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-   -   Using a water report for spring water. (http://www.homebrewtalk.com/f36/using-water-report-spring-water-63355/)

bearymore 04-20-2008 10:13 PM

Using a water report for spring water.
 
This is probably a NOOB worrying way too much, but anyway....

The other day, I got a water analysis report for Crystal Geyser Olancha spring water. I'm not sure how to use it in a brewing context. Compared to most water in the water table in Beersmith, it appears to have remarkably little in the way of minerals -- 12 mg/l Ca, 0.9 Mg, 2.7 Chloride and 36 mg/L alkalinity. I entered the alkalinity, Ca, and Mg into the nomograph on the back cover of John Palmer's book and get a mash PH of about 5.7 which I interpret as being good for a lightish beer. Am I correct about that? Since the analysis report states a PH of 7.02 which is pretty much the same as distilled water, I'm concerned that my calculation is inconsistently high.

Second, I'm brewing an American brown. According to the nomograph it looks like I'd want a PH of 5.8 or 5.9. Will it affect my efficiency if I stay at my 5.7 level?

Third, will the relatively low levels of minerals and salts (there is no sodium at all) affect the taste of my beer? Should I add salts? Which ones?.

Or should I just use West L.A. tap water or something else?

SenorWanderer 04-21-2008 03:33 PM

that spring water is pretty ideal for lighter beers. but you'll be fine using it for a brown. regarding your pH question, both of those numbers are correct. the spring water is 7.02, and when you mash with that water you'll get a mash pH of 5.7ish. acids in the malt lower the mash pH.

as far as taste, the minerals will always play a big part. traditionally, english beers, especially browns, porters, stouts, are brewed with water that is much higher in mineral content. if you'd like a reference for where you might want your minerals to be for a certain style take a look at this page. if you decide you want to match a water profile then use the ratios that certain salts add. keep in mind that mg/l is the same as ppm.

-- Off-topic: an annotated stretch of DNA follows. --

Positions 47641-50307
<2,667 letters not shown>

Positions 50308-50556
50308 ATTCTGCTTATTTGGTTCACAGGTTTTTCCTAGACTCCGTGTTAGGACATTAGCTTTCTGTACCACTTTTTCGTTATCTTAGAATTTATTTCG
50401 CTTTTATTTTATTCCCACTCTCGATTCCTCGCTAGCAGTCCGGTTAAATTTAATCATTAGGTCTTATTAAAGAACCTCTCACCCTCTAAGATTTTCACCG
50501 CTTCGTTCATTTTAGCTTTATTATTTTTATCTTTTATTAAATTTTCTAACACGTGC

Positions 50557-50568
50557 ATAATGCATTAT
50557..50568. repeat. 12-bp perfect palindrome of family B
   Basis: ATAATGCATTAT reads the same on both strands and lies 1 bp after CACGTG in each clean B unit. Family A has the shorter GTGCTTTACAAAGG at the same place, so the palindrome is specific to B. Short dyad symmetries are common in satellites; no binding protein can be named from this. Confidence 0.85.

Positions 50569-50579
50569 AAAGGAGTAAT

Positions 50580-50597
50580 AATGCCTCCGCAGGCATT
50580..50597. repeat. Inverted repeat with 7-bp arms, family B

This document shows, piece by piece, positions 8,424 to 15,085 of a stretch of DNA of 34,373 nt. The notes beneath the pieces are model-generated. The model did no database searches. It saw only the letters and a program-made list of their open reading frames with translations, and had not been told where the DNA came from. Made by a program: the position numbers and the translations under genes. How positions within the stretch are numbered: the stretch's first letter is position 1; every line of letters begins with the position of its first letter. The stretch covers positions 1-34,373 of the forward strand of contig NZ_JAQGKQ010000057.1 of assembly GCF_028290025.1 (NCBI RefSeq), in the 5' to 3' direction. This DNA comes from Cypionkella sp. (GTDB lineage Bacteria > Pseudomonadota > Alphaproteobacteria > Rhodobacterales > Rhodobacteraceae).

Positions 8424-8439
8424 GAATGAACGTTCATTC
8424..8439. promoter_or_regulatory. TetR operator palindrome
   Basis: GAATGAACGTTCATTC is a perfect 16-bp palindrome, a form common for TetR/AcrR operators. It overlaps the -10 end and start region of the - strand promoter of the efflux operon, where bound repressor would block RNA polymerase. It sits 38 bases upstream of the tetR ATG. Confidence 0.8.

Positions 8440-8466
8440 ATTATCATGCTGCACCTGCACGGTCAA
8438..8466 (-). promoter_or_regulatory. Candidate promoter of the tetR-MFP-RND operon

bearymore 04-21-2008 07:20 PM

Thanks for the reference on the minerals. It looks like this water is ok for brown ale - perhaps a touch of sodium. Unfortunately, the analysis sheet I got from the company doesn't include sulfates.

I am still confused about PH issues. Palmer's nomograph shows a range of desirable PH's from 5.6 to 6.2 depending on color, yet the reference you gave says desirable PH is 5.0 to 5.5 and 5 Star's 5.2 ph stabilizer guarantees an "ideal" PH of 5.2. Are they measuring PH at different points in the process or what?

BarleyWater 04-21-2008 08:14 PM

I think you need to re-check on how to read that graph, I have used it before and I'm pretty sure it doesn't say you want a mash PH that high, mash PH is what is important.

You said you are using BeerSmith, there is a calculation tool that lets you alter your water profile to match any other and lets you know how much of each additive you should add.

In any case, you are probably going to be fine using tap water. As a general rule, if it's good enough to drink, it's good enough to brew with, and tap water is hundreds of times cheaper than bottled spring water.

bearymore 04-21-2008 11:18 PM

Quote:

Originally Posted by ilikestuff
I think you need to re-check on how to read that graph, I have used it before and I'm pretty sure it doesn't say you want a mash PH that high, mash PH is what is important..

I'm pretty sure I'm reading it correctly. In the text, he works out a couple of examples and comes up with a PH of 5.8 in one example which he says is good for amber, red, and brown beers. He then adds calcium to bring the PH down to 5.6 which he says is good for a Pilsener or Helles. So, the incosistency puzzles me.

In fact, the example he uses is for Los Angeles tap water. That's my local tap water and, if his figures are correct, yields a mash PH of 5.8. Presumably, if I used tap water I'd also need campden tablets to get rid of the chloramine. Am I right?

BarleyWater 04-21-2008 11:26 PM

You aren't reading closely enough...

From HowToBrew.com
"The amount of acidity in the specialty grains used in these styles should balance the residual alkalinity to achieve the proper mash pH (from 5.8 down to 5.2-5.6, depending on the darkness of the recipe)."

Your mash PH should always be between 5.0 and 5.6, your pre mash water determines what types of beers are best, depending on how they alter the mash PH to bring it in at around 5.2. You aren't looking at your mash PH.

bearymore 04-22-2008 05:51 PM

On careful reading, the nomograph shows the pH of a base malt only. So, if you get a 5.8 on the chart, that is the pH without the specialty grains. Choosing a style that brings the color to the right point on the color scale at the top of the chart will bring the mash pH with all grains at mash temperature to 5.2. Now I get it.

Assuming that you don't want to worry and use a product like 5-Star's 5.2 Ph, how does that affect adding mineral salts? Suppose I want to make an English style amber -- can I add a bunch of gypsum, throw in some 5-Star and not worry about the resulting pH?


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